At the end of July 1st decided to let my blog posts stop for a while.  I was stressed out and overworked.  I knew because for the first time in fifteen years I had a breakout of Psoriasis.  It had been so long that I first mistook it for a rash, an allergic reaction of some kind.  But it did not go away after a week, and then I noticed that my skin felt like it was crawling all the time.  Nothing was on me, and then I realized that my skin itched.  I felt this wave of nausea roll over me when I realized that my Psoriasis was back.  One of the single greatest triggers is stress.  Something had to give.  I had to make a change and I had to stop running full tilt all the time.  I will never forget the recollection that washed over me, and the fear that came with it.  I did not want to be a leper again.  I did not want to be judged, feared, hated, and avoided because of my skin.  I live in a society and am immersed in a culture that is hyper skin conscious.  We are willing to perpetuate evil upon another because of their skin, both in condition and color.  We shed our skin cells completely every seven days.  We are walking displays of newness and regeneration, yet we also use it as a reason to dislike and discriminate.  Some even use it as a reason for violence.  In the end, it is just skin.  I always felt like crying out as a child that “I am more than my skin, so stop judging me.”  When I made friends with people whose skin colors were vastly different from my own, I watched as people treated them horrifically because of their skin, too.  For what end?  So that someone can feel superior to another?  So that one person may oppress and lord over someone else?  My dignity and my personhood are founded deep with me, placed there by God Almighty, not dictated by the condition or appearance of my skin.  The time has come to stop being people of skin deep nearsightedness.  The time came long ago, but we resisted, rejected the word of Christ to love all people, not just those with clean, clear skin the color of our own.  The day has to arrive when we start seeing beloved children of God rather than physical states of the human body.  I have learned not to judge based upon what I see, because I have been judged.  I know that pain and the impact of that suffering.  It leaves scars that run deeper than skin, but the love and acceptance of God magnified in others heals like no other balm.  When the choice is love or loath, I will choose love every time.  Because that is all that I want for myself.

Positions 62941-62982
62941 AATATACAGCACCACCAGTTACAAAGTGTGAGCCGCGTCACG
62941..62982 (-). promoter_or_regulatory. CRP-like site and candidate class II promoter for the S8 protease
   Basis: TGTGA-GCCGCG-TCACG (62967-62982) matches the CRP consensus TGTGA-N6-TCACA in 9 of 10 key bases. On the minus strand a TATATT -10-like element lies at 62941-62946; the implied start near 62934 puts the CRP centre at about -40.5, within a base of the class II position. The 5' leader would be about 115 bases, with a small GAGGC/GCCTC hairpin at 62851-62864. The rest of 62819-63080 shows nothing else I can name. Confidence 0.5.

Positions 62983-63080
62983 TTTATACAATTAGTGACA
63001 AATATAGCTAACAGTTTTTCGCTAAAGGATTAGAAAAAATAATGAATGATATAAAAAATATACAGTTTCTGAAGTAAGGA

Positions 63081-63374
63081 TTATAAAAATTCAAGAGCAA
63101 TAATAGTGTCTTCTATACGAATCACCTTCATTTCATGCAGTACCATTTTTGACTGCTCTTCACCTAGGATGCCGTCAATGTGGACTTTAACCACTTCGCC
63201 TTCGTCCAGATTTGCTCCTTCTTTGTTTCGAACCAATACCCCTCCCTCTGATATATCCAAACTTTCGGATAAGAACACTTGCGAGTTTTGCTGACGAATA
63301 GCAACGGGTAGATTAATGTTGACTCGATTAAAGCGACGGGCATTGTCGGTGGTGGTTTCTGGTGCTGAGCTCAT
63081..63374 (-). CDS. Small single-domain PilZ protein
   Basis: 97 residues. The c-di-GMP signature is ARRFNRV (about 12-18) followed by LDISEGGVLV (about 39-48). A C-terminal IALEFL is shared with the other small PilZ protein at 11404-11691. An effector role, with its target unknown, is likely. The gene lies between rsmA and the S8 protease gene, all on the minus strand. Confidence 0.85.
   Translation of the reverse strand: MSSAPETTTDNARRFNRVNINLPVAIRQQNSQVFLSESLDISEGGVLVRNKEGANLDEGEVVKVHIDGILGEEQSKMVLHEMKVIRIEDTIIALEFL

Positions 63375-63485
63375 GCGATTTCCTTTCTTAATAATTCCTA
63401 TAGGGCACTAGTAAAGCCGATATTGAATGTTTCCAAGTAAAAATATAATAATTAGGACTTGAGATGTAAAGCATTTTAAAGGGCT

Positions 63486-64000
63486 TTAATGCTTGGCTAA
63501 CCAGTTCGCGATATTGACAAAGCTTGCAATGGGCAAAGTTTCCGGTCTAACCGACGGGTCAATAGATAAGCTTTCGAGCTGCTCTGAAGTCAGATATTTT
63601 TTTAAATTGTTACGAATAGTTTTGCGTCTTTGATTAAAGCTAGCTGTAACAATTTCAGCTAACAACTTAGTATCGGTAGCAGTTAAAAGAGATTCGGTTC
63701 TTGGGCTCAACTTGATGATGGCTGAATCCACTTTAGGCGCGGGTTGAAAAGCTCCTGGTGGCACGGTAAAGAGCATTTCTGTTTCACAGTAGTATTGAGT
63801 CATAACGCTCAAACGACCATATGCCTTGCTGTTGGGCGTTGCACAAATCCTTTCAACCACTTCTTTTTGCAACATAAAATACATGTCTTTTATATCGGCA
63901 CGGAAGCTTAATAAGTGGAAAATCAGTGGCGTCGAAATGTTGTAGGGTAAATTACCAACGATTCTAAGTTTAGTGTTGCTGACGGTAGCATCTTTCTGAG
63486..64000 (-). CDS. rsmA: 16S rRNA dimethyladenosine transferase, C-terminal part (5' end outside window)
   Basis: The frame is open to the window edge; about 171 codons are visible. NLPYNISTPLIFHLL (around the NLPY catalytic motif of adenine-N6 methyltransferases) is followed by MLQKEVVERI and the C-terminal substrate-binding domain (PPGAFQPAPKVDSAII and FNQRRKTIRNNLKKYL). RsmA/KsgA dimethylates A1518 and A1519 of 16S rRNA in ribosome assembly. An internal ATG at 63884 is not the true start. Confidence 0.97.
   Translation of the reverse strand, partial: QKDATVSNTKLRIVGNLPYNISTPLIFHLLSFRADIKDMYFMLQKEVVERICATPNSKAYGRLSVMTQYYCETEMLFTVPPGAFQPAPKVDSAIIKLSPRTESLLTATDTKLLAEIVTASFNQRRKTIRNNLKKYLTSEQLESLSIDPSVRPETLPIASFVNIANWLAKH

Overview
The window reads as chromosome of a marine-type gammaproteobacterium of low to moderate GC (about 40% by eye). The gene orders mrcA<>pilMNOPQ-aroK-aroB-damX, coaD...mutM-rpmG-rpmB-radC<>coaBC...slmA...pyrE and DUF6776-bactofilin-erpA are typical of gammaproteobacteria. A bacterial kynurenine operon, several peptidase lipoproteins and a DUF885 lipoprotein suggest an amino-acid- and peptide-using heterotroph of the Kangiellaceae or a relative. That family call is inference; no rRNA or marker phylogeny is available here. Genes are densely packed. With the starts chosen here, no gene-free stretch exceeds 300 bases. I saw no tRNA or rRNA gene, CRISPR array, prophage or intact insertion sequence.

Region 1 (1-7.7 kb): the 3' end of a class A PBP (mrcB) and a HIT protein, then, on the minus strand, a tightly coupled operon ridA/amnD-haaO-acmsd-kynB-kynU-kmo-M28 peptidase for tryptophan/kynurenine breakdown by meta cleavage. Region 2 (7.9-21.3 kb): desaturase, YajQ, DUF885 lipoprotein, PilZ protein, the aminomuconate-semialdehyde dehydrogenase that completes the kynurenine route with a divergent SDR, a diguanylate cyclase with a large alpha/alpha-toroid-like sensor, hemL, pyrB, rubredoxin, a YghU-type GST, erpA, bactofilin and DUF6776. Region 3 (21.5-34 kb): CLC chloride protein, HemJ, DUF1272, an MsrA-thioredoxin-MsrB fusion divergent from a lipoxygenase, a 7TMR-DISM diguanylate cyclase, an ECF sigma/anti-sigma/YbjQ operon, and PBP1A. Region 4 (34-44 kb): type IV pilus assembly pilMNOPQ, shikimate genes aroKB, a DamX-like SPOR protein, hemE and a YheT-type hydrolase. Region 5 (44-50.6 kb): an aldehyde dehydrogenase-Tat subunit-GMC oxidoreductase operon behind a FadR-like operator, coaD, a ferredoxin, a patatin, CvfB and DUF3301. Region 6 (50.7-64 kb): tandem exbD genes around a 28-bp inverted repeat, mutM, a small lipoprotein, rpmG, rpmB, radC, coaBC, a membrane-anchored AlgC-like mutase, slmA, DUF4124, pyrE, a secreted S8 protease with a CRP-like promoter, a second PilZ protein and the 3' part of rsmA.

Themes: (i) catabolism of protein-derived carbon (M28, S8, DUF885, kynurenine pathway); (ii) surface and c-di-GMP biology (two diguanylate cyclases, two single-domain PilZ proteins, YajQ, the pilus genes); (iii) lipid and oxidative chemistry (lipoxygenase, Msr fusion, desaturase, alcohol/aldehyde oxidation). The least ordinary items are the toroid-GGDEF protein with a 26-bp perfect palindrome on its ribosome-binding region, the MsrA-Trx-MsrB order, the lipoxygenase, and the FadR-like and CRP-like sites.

Prayer:

Lord, who healed the sick,

And cleansed the lepers,

Lay your hand upon me.

Heal my brokenness, cleanse me of my sin.

Help me to look beyond the surface, and search out the spark of God in all people.

May I honor the image in which each and every person was created,

By loving them and granting them grace.

In you, I find unconditional acceptance, unwavering love.

Let me share it with others,

And show them that they are more than the visual projection of their form.

They are beings of sacred worth,

To be loved and celebrated.

For this brings honor and joy to you.

Amen.